This is part three of a three part series about Carl, a plain-spoken country fellow accustomed to hard work; a farmer and retired stone quarry worker. Carl’s lymphoma is now taking a toll on him and he’s spending most of his time in bed. Carl’s heart’s desire continues to be to serve God, but he admits that at times he questions his worth and prays for God to take him home. The Apostle Paul understood the power of weakness and infirmity. Paul wrote: “To keep me from becoming conceited…there was given me a thorn in my flesh…Three times I pleaded with the Lord to take it away from me. But he said to me, ‘My grace is sufficient for you, for my power is made perfect in weakness.’ Therefore I will boast all the more gladly about my weaknesses, so that Christ’s power may rest on me…For when I am weak, then I am strong.” (2 Corinthians 12:7-10)
I’m confident that God’s power is being made perfect in Carl’s weakness; for Carl has inspired me and I believe this final story will inspire and challenge you. For the final time, here’s Carl: “I used to have a booth at the flea market. There was a fellow who had a booth near mine. He was a tough guy, a motorcycle rider type. He had a nasty turn and a raw attitude. He thought he owned the world. You know, people are afraid of a guy like that. Maybe I should have been. But I wasn’t.
“He treated an old man real mean one day and I told him, ‘I don’t like the way you do. I wouldn’t be like that. You can’t do that here. We all try to get along.’ Then I told him, ‘What you need is a friend. I’m going to be your friend.’ He told me, ‘I don’t have any friends. I don’t get along with nobody.’ I told him, ‘The Devil just has you all torn up.’ Then he said, ‘You don’t know me.’ And I said, ‘No I don’t, but I would like to know you and help you.’ He said, ‘No one can help me.’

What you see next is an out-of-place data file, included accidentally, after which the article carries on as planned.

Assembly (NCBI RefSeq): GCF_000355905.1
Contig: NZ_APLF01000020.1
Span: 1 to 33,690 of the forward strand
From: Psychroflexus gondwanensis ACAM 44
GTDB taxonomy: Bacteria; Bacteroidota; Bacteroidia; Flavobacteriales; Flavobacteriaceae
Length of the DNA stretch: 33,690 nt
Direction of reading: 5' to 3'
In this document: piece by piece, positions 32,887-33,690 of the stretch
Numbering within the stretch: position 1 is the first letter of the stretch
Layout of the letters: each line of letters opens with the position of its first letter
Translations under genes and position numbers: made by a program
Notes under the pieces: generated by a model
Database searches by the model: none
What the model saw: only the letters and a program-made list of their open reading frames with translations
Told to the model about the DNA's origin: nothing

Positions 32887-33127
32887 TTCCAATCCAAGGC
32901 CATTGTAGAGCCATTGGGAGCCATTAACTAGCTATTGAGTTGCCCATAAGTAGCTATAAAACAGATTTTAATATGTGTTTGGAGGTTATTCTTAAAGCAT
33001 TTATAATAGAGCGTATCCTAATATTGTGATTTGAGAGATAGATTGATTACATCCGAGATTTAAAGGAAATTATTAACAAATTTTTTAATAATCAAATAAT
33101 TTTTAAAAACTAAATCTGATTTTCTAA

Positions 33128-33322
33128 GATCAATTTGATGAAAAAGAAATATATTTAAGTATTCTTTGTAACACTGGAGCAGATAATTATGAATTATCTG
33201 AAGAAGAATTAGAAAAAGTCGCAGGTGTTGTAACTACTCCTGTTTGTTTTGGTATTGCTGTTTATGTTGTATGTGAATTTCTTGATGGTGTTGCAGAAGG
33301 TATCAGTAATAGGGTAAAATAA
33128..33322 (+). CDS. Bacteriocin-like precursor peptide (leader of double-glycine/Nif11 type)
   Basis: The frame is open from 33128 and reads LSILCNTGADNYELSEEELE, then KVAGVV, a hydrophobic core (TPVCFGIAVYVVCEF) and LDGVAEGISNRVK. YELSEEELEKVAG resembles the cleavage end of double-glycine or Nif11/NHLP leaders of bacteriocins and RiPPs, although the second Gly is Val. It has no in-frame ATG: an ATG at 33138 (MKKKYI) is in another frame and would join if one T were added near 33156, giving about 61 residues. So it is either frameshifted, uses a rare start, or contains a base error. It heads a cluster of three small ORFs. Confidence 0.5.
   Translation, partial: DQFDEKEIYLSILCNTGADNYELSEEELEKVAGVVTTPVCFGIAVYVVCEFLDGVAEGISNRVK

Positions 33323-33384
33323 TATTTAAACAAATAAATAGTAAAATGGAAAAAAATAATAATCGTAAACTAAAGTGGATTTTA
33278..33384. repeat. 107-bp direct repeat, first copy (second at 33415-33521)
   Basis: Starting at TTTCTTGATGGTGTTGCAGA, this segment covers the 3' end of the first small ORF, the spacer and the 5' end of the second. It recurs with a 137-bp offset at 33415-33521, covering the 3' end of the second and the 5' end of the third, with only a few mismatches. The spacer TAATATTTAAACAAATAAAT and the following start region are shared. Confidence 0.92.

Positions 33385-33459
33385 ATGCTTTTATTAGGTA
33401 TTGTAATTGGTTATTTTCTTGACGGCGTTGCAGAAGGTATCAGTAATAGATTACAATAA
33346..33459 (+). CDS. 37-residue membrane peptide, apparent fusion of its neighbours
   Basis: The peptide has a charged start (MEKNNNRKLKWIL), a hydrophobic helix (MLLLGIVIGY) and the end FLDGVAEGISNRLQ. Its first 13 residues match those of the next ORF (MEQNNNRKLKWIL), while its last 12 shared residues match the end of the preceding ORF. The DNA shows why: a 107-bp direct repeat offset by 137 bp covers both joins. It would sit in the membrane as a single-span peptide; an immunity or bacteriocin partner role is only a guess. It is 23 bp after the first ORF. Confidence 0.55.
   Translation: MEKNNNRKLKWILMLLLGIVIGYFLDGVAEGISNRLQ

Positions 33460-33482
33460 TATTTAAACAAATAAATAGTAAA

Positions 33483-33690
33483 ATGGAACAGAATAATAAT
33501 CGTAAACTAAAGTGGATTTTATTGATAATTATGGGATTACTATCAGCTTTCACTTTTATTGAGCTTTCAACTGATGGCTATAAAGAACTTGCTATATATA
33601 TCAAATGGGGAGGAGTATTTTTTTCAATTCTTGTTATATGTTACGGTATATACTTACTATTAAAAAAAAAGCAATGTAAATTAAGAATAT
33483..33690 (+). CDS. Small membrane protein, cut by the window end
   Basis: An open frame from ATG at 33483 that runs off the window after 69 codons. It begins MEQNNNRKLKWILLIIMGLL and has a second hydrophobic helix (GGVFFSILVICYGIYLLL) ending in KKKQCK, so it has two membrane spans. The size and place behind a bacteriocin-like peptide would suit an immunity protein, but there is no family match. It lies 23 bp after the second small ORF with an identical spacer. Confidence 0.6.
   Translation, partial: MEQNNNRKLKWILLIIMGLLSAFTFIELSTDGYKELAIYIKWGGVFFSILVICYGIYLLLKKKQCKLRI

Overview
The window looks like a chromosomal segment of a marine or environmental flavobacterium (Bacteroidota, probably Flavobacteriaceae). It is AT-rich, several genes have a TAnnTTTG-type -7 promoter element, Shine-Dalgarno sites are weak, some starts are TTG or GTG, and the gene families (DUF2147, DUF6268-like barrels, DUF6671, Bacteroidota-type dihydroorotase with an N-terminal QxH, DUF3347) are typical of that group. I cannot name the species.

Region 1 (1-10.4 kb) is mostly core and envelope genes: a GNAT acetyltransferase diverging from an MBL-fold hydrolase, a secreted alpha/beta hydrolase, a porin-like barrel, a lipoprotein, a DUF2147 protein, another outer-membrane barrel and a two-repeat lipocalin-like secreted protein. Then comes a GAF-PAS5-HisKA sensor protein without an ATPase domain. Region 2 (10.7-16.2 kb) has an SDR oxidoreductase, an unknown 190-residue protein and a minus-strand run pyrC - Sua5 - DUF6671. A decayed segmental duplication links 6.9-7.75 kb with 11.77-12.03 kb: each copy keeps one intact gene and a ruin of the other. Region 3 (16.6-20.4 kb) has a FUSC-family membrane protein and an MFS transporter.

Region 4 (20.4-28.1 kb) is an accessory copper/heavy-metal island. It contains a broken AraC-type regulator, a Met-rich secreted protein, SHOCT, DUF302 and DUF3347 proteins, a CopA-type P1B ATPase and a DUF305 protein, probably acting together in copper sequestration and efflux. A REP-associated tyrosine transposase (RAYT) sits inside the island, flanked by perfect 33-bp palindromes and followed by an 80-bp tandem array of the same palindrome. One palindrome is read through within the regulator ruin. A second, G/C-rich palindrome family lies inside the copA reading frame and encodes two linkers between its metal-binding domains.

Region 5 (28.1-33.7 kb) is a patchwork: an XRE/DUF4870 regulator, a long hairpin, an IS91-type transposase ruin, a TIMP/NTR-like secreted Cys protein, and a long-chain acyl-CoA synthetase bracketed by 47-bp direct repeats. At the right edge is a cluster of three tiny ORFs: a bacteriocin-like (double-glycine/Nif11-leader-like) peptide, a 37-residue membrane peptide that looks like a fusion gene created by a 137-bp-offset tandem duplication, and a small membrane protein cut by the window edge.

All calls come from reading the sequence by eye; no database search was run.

“The breaker box for all the booths at the flea market was located in his booth. It kicked off a lot and just for spite, he wouldn’t turn the breaker back on, so none of us had lights. I told him to turn it back on and he said, ‘No, I don’t need it.’ There were bigger men than I was there but they were afraid of him. He looked like he would slap your jaws. But I asked him, ‘Why can’t you turn that back on?’ He said, ‘That’s not my problem.’ But I said, ‘Now listen, I’m gonna turn that back on.’ Then he asked, ‘How do you know you will? Maybe you will and maybe you won’t.’ Then I told him, ‘you just watch me.’ They all said, ‘Carl, he’s gonna hit you.’ And I said, ‘No he ain’t’, but he could have snapped me in two. I don’t know why I was so bold. The Lord just gave me boldness.
“After that he kept the door to the breaker box open so it wouldn’t over heat again. I went back and thanked him and told him, ‘You’ll get along with others better that way.’ He said, ‘I don’t care what they think.’ But he never shut that door again. He would look at me and grin and give man an ‘okay’ with his thumb.
“After I got cancer, while I was taking chemotherapy, he would ask me, ‘Mr. Brown, how are you doing today?’ Once he got a big ‘get-well’ card and took it around the flea market and told everybody, ‘I want everybody’s name on it!’ His name was at the top. He even called me at my home to ask about how I was doing and said, ‘This is your friend…’ A lot of people told me I shouldn’t fool with him. But he needed a friend. He’s gonna get saved yet.”
Carl’s example reminds me of the lyrics of the contemporary Christian song by Bruce Carroll titled, “Who will be Jesus”: “He came home from work last night to find that she was gone. Now he’s spending his first Sunday sitting in the pew alone. There are whispers all around him, his heart breaks into. He’s wandering who’ll reach out and help him make it through. Who will be Jesus to him? Who’ll show the love that restores him again? He doesn’t need a judge he needs a friend. Who will be Jesus to him…Wounded people everywhere and when they look at us do they see Jesus there? Who will be Jesus too them?”
“You have heard that it was said, ‘You shall love your neighbor and hate your enemy’. But I say unto you, love your enemies, bless those who curse you, do good to those who hate you, and pray for those who spitefully use you and persecute you…for if you love those who love you, what reward have you….if you greet your brethren only, what do you do more than others, (Matthew 5:43-48)?”
Loren Hardin is a social worker with SOMC-Hospice and can be reached at 740-357-6091 or at [email protected] You can order Loren’s book, “Straight Paths: Insights for living from those who have finished the course”, at Amazon and Barnes and Noble.